The rate of gestational weight gain, per week, before the glucose screening test was calculated as the weight measured at or before the glucose screening test minus prepregnancy weight divided by the weeks of gestation attained at the time of the weight measurement. On average, the glucose screening test weight was measured less than 1 week before the test (mean [±standard deviation (SD)]0.8 [±1.1] weeks, range 0–4 weeks). We calculated the rate of gestational weight gain in the first trimester as the weight at first prenatal visit (12 [±1.5] weeks, range 6–13 weeks) minus self-reported pregravid weight divided by the weeks of gestation attained at the first prenatal visit. Rate of weight gain in the second trimester was defined as the weight at glucose screening test (performed on average at 26 [±1.8] weeks) minus weight at the first prenatal visit divided by the number of weeks between measurements. The gestational week assigned to each maternal weight measurement was based on the earliest ultrasonogram obtained before 24 weeks of gestation.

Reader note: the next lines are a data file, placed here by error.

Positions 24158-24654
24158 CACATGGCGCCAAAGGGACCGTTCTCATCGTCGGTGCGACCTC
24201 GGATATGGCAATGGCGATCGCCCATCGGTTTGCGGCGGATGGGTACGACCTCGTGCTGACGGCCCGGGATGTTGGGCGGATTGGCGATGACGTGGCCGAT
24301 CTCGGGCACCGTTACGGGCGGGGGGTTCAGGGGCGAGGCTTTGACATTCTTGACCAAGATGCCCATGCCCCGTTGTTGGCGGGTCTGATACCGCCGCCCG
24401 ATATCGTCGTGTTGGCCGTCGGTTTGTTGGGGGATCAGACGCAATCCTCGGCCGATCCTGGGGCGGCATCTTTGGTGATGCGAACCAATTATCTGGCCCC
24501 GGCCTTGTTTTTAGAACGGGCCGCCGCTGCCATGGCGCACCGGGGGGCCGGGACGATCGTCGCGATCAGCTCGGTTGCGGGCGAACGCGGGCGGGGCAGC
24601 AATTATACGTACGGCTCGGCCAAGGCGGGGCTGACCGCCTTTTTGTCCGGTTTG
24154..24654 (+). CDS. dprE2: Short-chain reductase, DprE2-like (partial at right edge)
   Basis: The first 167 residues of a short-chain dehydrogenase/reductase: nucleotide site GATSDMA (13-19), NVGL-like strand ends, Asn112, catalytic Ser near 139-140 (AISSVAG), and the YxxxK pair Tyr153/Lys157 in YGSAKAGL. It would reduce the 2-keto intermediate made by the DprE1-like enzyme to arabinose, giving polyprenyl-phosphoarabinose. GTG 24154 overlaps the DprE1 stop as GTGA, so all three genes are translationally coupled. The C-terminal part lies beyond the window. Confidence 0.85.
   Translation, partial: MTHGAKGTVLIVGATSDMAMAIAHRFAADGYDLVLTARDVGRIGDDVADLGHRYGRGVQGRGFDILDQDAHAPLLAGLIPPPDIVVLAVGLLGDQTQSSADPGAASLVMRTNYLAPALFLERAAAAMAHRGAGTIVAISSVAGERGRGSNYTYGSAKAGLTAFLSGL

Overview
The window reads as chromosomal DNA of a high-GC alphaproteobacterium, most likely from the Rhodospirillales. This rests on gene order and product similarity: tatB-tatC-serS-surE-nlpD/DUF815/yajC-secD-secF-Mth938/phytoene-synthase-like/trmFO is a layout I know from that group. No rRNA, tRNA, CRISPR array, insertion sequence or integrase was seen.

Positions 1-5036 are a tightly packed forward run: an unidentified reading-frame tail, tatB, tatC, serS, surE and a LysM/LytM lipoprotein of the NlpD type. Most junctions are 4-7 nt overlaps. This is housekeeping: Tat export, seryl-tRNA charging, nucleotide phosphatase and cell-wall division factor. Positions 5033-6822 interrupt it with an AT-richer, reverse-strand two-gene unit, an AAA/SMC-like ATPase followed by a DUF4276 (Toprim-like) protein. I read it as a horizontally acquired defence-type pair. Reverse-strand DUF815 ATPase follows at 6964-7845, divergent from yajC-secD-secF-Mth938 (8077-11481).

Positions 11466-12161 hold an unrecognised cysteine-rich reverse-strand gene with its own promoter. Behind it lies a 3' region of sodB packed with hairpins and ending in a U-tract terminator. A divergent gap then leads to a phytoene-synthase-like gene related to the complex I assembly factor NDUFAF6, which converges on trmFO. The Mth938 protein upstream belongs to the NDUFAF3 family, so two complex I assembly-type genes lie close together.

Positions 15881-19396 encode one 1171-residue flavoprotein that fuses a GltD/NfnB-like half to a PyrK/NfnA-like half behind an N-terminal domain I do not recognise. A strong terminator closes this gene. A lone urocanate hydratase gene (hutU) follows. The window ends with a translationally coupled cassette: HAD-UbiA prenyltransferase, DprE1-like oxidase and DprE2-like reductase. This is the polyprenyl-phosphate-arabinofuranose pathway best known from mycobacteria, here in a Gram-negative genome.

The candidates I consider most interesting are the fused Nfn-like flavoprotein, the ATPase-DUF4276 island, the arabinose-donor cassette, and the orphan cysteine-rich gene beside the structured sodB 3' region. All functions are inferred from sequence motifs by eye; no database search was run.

The 2009 IOM recommendations provide pre-gravid BMI-specific recommendations for a range of absolute weight gain in the first trimester and a range of rate of weight gain per week for the second and third trimesters.12 Based on the observed weight gain at the time of the 1-hour glucose challenge test, we determined whether each woman met, exceeded, or was below the IOM recommendations. We subtracted 13 weeks from the gestational age at the time of the glucose screening test and multiplied this value by the BMI-specific recommended rate of weight gain for the second and third trimesters. Weight gained after the first trimester was then added to the BMI-specific absolute weight gain recommended by the IOM for the first trimester.